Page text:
Pentagon to review security after Strava reveals military’s presence

Fitness trackers broadcast US personnel movements around the globe

The Strava global heatmap can highlight areas with an unusually high concentration of connected, exercise-focused individuals. Photograph: Strava heatmap

The Pentagon said on Monday it was reviewing whether it needed to bolster its security protocols after fitness tracking devices broadcast patterns of movement of US personnel at American military facilities around the world, including in war zones.

Nathan Russer, a student at the Australian National University in Canberra, drew attention to data when he wrote on Twitter about the images after stumbling upon GPS tracking company Strava's "Global Heatmap", which it published in 2017.

“Once you look at Syria you can see a bunch of bright spots,” Mr Russer said. His discovery prompted others to scour the heat map, turning up other possible locations of US personnel, including in elsewhere in the Middle East and in Africa.

The US department of defence, which has disclosed the presence of US forces in Syria, said it encourages all defence personnel, wherever they are, to limit their public presence on the internet. That guidance is even more strict when troops operate in sensitive locations.


“DOD takes matters like these very seriously and is reviewing the situation to determine if any additional training or guidance is required,” the Pentagon said in a statement, without directly confirming that US troops had used the fitness trackers.

The Pentagon also said it was considering whether additional steps needed to be taken on the matter “to ensure the continued safety of DOD personnel at home and abroad.”


The US marines have had clear policies on the use of “personal wearable fitness devices” on base since 2016. Such devices are prohibited “if they contain cellular or wifi, photographic, video capture/recording, microphone, or audio recording capabilities”. The policy notes that “merely disabling the cellular, camera, or video capability is not sufficient”.

But it does allow such devices if they don't contain those features, and explicitly mentions that devices with bluetooth connectivity and a GPS tracking function may be used on base, and it contains no specific ban on uploading that information. Those features are what allow apps like Strava to create personalised maps of historic activity.

Separately, Strava argued on Monday that the information it published was already made public by the users who uploaded it.

In a statement, Strava said: “Our global heatmap represents an aggregated and anonymised view of over a billion activities uploaded to our platform. It excludes activities that have been marked as private and user-defined privacy zones.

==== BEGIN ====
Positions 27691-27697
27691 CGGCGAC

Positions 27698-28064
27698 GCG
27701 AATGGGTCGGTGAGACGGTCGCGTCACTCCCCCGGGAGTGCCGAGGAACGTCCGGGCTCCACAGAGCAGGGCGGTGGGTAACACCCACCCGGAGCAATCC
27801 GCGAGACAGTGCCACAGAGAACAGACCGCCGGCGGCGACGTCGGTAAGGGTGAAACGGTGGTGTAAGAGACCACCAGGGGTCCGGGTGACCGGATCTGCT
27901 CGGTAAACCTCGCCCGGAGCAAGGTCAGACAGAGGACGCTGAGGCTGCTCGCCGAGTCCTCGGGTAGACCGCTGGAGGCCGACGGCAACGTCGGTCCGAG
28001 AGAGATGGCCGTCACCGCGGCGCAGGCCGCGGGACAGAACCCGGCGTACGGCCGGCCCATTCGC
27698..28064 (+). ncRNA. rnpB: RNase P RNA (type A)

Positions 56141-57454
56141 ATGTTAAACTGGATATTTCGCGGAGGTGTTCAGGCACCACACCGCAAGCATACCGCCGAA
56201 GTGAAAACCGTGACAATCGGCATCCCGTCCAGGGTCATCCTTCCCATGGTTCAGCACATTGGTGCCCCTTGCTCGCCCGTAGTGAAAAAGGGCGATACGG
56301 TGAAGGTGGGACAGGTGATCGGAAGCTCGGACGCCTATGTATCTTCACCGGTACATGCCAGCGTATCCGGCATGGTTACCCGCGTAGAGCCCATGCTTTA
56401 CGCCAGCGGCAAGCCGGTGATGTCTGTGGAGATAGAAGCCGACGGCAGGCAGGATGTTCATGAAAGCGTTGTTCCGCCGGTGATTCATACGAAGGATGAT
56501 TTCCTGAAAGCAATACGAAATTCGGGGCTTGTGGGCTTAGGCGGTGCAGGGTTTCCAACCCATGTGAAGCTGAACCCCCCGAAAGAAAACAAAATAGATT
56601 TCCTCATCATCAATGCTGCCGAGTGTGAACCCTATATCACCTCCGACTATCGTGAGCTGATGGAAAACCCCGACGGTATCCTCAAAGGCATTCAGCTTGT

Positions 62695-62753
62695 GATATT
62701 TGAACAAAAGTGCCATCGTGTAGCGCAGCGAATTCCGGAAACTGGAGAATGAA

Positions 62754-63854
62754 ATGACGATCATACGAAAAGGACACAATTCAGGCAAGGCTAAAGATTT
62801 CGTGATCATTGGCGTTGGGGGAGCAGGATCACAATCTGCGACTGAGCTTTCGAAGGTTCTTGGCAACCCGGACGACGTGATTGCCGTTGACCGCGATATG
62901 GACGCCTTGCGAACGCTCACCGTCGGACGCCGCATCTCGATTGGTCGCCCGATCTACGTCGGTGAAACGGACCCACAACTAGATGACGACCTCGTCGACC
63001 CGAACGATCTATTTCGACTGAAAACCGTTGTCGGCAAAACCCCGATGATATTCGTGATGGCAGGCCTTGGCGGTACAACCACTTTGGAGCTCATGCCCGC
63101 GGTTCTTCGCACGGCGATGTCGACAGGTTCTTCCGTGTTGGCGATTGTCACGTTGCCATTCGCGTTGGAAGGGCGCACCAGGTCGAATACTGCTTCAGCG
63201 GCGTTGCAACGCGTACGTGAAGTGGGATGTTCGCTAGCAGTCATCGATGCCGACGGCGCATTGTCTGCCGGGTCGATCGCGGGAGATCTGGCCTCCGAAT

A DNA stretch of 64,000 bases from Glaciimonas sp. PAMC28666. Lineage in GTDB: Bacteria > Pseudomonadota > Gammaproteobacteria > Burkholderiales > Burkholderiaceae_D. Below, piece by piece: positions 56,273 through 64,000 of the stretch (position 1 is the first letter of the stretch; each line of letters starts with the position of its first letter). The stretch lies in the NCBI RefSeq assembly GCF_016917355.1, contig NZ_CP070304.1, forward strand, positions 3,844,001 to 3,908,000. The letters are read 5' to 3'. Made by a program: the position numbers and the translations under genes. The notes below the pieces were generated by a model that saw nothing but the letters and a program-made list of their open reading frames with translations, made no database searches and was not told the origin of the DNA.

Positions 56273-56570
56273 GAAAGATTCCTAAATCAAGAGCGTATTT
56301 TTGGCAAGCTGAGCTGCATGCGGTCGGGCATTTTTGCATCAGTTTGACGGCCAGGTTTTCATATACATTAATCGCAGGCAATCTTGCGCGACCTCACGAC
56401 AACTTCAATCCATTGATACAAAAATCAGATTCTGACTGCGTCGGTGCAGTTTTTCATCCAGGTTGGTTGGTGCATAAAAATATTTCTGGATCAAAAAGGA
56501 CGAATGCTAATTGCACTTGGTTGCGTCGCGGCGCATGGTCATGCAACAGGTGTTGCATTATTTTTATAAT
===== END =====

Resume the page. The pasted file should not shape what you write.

“We are committed to helping people better understand our settings to give them control over what they share,” the company said, sharing a blogpost from 2017 which detailed eight things users can do to lock down their privacy on the service, including specifically opting out of the global heatmap by unchecking a box in the settings page.

Strava added: “We take the safety of our community seriously and are committed to working with military and government officials to address sensitive areas that might appear.”

Further analysis

Meanwhile, the number of sensitive establishments known to be visible on the Strava heatmap continues to grow, as security analysts continue to scour the map.

In Pyongyang, North Korea, a popular riverside running route glows brightly – as does the embassy compound in the Munsu-Dong neighbourhood, to the east of the city centre, home of the British, German, Polish and Czechian embassies.

Outside Djibouti City, US base Camp Lemonnier is clearly visible. The United States Naval Expeditionary Base from which drone strikes in Yemen and Somalia are launched is marked out by the exercise regimes of thousands of US servicemen and women.

Almost as visible, to the southwest of Camp Lemonnier, is a smaller base, unmarked on maps but ringed by inhabitants running circuits of the external walls. The compound appears to be a CIA "black site", first publicly named as such by analyst Markus Ranum just a week before the heatmap confirmed its activity.

The headquarters of GCHQ, in Cheltenham, England, are just one of the sensitive sites to be crisscrossed with GPS activity, suggesting that spies and intelligence analysts are recording and uploading their commutes or lunchtime runs.

Similar activity can be seen around the CIA headquarters in Langley, Virginia. – Reuters/Guardian